Guest post by Hannah Stacey @hanstacey
In this world of faceless capitalist exploitation and unbridled individualism; where huge corporations take delight in rinsing the poor subjugated man on the street for every dime of his hard-earned cash and CEOs would sooner kill a hundred kittens than see their share price drop, it’s actually quite nice when companies act like they give two hoots about us and our miserable proletarian existence.
You see, Cision, people love it when companies act like they care (even if they’re only pretending). We love it when they empathise with our miserable, monotonous plight. It makes our little wretched hearts leap with joy.
So when, for example, one of us is using a certain award-winning communications workflow software and, in the heat of the moment, foolishly decides to tweet our exasperation at its failings, it’s pretty cool to know that someone somewhere is picking that up. If that media resource was to then give us a friendly tweet in reply asking what they can do to help, it’d make us feel loved.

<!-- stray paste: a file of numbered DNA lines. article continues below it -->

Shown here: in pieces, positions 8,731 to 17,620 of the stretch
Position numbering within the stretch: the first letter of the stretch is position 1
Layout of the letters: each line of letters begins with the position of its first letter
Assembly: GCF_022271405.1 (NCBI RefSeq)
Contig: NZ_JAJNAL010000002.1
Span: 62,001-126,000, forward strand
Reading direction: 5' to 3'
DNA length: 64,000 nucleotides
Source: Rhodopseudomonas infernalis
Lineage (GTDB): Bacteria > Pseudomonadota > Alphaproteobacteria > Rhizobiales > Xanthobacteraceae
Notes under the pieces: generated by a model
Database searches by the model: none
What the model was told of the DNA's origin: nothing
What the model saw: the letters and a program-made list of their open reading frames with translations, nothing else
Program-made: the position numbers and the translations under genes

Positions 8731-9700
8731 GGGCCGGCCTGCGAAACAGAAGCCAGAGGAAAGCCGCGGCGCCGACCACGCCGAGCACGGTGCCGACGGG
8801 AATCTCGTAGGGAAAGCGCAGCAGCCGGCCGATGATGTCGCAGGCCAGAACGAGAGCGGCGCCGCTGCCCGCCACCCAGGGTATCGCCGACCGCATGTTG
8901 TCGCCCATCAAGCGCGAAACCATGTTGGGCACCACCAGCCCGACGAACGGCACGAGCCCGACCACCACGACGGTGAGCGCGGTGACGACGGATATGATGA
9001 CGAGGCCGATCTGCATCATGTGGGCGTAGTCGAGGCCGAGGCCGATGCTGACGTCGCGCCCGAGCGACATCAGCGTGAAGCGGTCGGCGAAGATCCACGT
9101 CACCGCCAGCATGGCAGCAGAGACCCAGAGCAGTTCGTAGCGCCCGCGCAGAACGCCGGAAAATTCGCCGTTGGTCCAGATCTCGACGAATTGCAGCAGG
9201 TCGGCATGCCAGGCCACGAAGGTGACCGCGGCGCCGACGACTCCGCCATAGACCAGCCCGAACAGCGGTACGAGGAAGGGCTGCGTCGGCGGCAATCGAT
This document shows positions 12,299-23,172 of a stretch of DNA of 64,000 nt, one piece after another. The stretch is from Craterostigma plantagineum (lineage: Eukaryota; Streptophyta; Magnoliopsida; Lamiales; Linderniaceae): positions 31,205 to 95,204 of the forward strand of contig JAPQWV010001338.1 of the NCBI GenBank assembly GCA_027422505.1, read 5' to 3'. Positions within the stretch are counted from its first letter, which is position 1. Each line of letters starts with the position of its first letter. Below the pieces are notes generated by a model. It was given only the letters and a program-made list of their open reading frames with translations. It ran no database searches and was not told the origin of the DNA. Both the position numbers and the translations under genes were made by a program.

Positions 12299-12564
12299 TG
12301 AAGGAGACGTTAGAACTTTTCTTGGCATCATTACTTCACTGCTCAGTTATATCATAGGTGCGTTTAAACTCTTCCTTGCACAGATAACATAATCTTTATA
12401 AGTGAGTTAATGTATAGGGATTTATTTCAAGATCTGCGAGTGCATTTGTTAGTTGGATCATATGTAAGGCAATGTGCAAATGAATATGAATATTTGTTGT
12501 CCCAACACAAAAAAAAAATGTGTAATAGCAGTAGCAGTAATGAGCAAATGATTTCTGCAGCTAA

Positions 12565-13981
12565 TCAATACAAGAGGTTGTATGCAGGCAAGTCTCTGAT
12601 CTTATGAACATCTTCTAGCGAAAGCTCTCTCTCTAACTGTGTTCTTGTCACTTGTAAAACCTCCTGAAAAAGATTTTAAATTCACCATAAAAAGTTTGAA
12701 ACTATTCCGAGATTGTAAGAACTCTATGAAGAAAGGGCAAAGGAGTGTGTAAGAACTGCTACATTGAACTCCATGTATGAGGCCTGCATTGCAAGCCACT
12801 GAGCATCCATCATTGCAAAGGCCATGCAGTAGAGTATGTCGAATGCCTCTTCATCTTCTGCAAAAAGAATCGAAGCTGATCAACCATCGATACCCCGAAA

What people don’t like, Cision, is being stalked. If, having sent said tweet, that infuriated individual was then to receive a Twitter response, a LinkedIn page visit, an email and a phone call all within the space of 5 minutes they might feel a little over-loved. In fact, some might even call it harassment.
So whilst you get at least 10/10 for effort when it comes to customer service, Cision, I think you might need to work a bit on your strategy. To be brutally honest, it’s just a bit creepy.
p.s. please don’t call me.